In this case all of the defendants were acquitted but the potential financial exposure of those involved ran to a maximum of £120,000 in fines, together with a substantial award for prosecution costs, lost time and expense of senior managers and staff and the defence costs. Nobody can put a price upon the reputational implications of course!

So, be aware, the status of a given property is not always clear. If your property is subject to an investigation by a local EHO you should seek advice at an early stage. In the case above, had lawyers been engaged early on, it is likely that proceedings would have been avoided altogether and much time and money saved.

If you require more information about any of the issues raised in this case or for any other regulatory matter you may have please contact:

Lachlan Nisbet

Partner, Litigation  
Tel: 0151 600 3444
Email Lachlan

Termination Time for Troublesome Tenants

Wednesday 3rd December 2014

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Realty - Issue 10

A look at the Youssefi v Mussellwhite [2014] case

Landlords may well be well aware of their commercial tenants’ ‘right to renew’ at the expiry of a lease and the narrow grounds upon which landlords are entitled to oppose such a renewal. However, the Courts have recently bolstered the position of landlords who want to be rid of tenants who have constantly breached their duties set on in the lease.

Whilst landlords have confidently been able to oppose a tenant’s application for a lease renewal in the scenarios in which the property is to be occupied by the landlord, reconstructed or an adequate alternative is found, the ability to oppose renewal on the grounds of ‘substantial breaches of a tenant’s obligations’ and ‘other reasons connected with the lease’ have proven to be a prohibitively vague basis for non-renewal.

In Youssefi v Mussellwhite [2014] the Court made findings which will have significant implications for tenants who seek to renew following breaches of their obligations. In the case, a ‘combative and obstructive’ tenant had unlawfully:

  1. Persistently refused to allow the landlord to inspect the premises despite serious concerns having been raised as to its use and the property’s state of repair; and
  2. Failed to use the property for the specific commercial purposes set out in the lease.

The Court found that both of these factors operated to allow the landlord to prevent the renewal of the lease. However, the particularly interesting issue here is the background to these breaches.

It was not necessary for the landlord to show that these issues had caused a reduction in value of the property. It was also irrelevant that the tenant could have applied relatively easily to change the requirement to use the property as required in the lease and that the landlord would not have been able to refuse - the failure to allow the landlord access and to use the property for the specified commercial premises were both sufficient grounds for opposing renewal.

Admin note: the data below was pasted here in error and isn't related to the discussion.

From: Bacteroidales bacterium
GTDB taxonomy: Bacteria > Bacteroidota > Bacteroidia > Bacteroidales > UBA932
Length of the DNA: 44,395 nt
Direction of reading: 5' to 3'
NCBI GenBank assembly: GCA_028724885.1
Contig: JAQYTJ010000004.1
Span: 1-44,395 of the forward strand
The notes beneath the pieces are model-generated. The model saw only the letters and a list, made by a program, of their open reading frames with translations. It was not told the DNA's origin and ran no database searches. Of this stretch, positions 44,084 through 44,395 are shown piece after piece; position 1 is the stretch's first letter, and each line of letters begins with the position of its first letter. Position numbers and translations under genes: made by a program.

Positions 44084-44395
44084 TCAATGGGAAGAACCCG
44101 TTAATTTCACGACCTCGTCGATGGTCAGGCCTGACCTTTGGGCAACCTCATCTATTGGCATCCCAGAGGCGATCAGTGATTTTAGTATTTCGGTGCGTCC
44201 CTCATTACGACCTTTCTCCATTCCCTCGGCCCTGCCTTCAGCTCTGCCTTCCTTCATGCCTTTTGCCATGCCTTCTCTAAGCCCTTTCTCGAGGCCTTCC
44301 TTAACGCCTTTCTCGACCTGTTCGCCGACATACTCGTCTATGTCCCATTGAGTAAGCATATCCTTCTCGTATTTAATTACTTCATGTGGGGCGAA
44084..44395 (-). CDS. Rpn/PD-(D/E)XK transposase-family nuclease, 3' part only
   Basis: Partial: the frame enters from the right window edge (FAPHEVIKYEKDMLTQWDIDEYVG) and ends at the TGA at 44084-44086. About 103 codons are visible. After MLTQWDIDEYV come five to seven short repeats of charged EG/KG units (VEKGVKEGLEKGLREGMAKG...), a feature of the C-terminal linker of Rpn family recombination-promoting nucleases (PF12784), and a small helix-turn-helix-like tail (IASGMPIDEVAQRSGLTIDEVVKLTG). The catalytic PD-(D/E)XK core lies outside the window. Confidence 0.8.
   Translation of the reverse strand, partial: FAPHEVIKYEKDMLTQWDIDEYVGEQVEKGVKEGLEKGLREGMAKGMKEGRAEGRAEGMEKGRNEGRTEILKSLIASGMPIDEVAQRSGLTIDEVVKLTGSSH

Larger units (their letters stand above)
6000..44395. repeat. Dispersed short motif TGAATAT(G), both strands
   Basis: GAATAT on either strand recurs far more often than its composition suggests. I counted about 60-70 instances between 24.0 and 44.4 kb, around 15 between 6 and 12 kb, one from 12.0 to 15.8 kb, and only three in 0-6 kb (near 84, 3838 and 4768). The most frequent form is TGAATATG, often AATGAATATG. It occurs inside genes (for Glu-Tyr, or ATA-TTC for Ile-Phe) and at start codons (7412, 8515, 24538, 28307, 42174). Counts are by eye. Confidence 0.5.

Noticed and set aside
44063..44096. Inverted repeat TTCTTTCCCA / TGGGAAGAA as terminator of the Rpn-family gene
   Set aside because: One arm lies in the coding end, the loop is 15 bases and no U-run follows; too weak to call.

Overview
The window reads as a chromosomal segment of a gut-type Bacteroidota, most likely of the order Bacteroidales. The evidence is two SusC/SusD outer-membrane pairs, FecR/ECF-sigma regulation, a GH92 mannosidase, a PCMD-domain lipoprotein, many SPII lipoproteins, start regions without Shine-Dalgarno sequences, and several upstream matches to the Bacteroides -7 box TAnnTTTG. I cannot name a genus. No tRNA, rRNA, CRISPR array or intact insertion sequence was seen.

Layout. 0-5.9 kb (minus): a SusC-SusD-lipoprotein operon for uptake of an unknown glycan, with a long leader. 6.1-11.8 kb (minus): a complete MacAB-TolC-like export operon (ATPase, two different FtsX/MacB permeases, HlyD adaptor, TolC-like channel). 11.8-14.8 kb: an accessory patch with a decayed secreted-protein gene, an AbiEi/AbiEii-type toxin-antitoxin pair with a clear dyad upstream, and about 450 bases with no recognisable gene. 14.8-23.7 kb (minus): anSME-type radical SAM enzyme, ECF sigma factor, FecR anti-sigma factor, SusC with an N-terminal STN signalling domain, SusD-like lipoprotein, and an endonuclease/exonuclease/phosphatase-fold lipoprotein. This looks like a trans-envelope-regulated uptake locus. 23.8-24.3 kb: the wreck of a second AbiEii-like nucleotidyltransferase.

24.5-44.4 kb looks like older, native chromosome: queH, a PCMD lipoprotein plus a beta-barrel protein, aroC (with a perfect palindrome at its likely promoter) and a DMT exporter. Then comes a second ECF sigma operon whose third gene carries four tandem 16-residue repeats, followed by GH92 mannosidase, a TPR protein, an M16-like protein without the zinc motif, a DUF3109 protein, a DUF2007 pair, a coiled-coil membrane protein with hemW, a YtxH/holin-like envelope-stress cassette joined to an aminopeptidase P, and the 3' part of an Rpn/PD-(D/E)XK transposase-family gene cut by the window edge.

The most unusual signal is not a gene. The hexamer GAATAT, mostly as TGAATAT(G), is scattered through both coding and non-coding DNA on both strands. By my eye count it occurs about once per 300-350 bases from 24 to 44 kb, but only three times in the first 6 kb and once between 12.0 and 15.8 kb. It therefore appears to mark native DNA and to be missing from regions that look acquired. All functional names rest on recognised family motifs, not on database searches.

A further point to note was that the landlord in the Youssefi case also freely admitted that she did not want to renew the lease or seek another tenant; and instead, she wanted to sell the property free of any tenants. The fact that the landlord appeared to be motivated not by obtaining a better tenant but by preparing the property for a vacant sale was irrelevant - the tenant had failed to adhere to the terms of the lease, and this was sufficient to enable the landlord to oppose renewal.

Interestingly, whilst the landlord was ultimately able to prevent renewal, she also argued that the failure by the tenant to carry out his repair obligations was also sufficient grounds for opposition. The repair question centred on an overgrown ‘creeper plant’ which would cost £350 to remove. Ultimately, the Court found that this plant growth was the landlord’s responsibility but ruled that, if it had been the tenant’s responsibility, this failure would not be sufficiently serious to prevent a lease being granted.

The impact of this decision is that, provided that a tenant’s breach of covenant is substantial, a landlord will be justified in objecting to the grant of a new tenancy, even if he cannot show any direct financial loss arising from those breaches. The ‘nuisance value’ of the breaches will often suffice. This might prove to be a useful tool when negotiating and dealing with troublesome tenants.

If you require more information about any of the issues raised in this case or for any other property litigation matters you may have please contact:

Jeff Lewis 

Head of Litigation, Manchester
Tel: 0161 836 8872
Email Jeff

Empty Property and Business Rates: A Reminder - Attractive if you Need a Short Term Christmas Let

Wednesday 3rd December 2014

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Realty - Issue 10

Generally a property owner is liable to pay business rates on non-domestic buildings even if they are empty. In the case of property that is subject to a lease, then the property owner for the purposes of business rates will usually be the tenant.